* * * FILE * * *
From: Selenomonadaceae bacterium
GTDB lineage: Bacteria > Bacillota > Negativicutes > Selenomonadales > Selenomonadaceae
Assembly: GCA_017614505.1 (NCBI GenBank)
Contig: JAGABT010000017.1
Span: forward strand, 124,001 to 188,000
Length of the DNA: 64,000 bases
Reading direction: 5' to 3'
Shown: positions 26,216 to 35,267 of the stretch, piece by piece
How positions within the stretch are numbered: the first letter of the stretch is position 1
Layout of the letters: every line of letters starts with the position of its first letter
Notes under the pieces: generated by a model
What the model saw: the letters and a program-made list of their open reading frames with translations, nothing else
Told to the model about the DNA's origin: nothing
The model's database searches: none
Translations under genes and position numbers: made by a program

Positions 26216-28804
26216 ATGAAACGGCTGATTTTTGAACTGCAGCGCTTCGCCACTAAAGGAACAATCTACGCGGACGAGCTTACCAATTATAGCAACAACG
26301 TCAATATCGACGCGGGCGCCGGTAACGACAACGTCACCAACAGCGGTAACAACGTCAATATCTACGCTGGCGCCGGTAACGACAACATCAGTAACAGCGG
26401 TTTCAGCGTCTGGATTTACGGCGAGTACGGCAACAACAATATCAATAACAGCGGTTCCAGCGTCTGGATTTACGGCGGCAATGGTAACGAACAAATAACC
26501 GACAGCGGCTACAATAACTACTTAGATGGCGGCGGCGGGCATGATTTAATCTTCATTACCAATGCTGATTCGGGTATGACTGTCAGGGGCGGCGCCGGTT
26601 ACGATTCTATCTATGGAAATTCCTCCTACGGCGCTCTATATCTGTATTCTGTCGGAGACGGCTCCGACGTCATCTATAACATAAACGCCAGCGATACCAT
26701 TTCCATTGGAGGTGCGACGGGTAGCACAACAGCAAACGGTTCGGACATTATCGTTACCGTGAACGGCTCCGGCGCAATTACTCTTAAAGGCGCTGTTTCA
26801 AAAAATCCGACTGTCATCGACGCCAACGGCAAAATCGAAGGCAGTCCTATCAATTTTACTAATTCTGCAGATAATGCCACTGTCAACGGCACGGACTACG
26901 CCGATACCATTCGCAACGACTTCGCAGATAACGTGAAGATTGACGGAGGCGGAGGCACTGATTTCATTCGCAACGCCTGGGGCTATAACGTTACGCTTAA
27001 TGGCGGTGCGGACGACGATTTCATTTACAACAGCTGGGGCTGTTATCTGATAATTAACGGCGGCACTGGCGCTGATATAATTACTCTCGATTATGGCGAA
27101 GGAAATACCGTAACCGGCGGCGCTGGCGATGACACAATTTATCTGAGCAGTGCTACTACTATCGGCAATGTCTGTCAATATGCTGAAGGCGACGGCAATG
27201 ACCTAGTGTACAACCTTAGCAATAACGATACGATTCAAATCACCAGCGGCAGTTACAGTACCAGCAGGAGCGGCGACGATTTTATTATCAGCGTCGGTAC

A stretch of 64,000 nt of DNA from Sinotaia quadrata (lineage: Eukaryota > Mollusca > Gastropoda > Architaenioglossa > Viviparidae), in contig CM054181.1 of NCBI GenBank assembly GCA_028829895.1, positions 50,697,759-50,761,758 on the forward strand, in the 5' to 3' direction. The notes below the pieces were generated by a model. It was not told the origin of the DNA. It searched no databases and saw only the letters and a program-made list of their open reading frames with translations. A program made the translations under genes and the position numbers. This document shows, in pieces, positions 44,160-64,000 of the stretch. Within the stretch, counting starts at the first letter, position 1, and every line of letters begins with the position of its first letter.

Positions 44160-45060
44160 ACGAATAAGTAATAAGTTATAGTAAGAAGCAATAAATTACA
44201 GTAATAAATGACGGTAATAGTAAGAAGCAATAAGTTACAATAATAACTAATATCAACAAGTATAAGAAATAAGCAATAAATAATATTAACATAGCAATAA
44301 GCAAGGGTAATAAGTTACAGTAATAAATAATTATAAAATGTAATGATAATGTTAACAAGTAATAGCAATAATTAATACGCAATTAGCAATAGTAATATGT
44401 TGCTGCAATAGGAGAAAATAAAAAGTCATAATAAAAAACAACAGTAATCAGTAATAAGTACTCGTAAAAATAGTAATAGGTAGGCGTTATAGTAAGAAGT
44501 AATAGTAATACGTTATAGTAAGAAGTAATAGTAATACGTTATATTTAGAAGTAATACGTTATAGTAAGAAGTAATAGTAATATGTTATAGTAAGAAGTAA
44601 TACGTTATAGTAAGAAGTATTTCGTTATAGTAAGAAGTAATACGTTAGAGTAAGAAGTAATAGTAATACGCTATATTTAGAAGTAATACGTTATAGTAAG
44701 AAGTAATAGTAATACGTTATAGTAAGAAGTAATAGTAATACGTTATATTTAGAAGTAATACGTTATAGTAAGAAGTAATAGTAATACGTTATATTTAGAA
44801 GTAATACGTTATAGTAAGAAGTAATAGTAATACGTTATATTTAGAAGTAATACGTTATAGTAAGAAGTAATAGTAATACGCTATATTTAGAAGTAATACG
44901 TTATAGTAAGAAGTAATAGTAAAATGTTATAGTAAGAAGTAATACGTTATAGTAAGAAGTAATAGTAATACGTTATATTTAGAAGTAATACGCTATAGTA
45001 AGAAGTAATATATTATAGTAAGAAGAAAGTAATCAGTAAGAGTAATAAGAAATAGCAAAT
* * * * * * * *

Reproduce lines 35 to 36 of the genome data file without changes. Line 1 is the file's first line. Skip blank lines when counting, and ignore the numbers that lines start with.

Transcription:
44601 TACGTTATAGTAAGAAGTATTTCGTTATAGTAAGAAGTAATACGTTAGAGTAAGAAGTAATAGTAATACGCTATATTTAGAAGTAATACGTTATAGTAAG
44701 AAGTAATAGTAATACGTTATAGTAAGAAGTAATAGTAATACGTTATATTTAGAAGTAATACGTTATAGTAAGAAGTAATAGTAATACGTTATATTTAGAA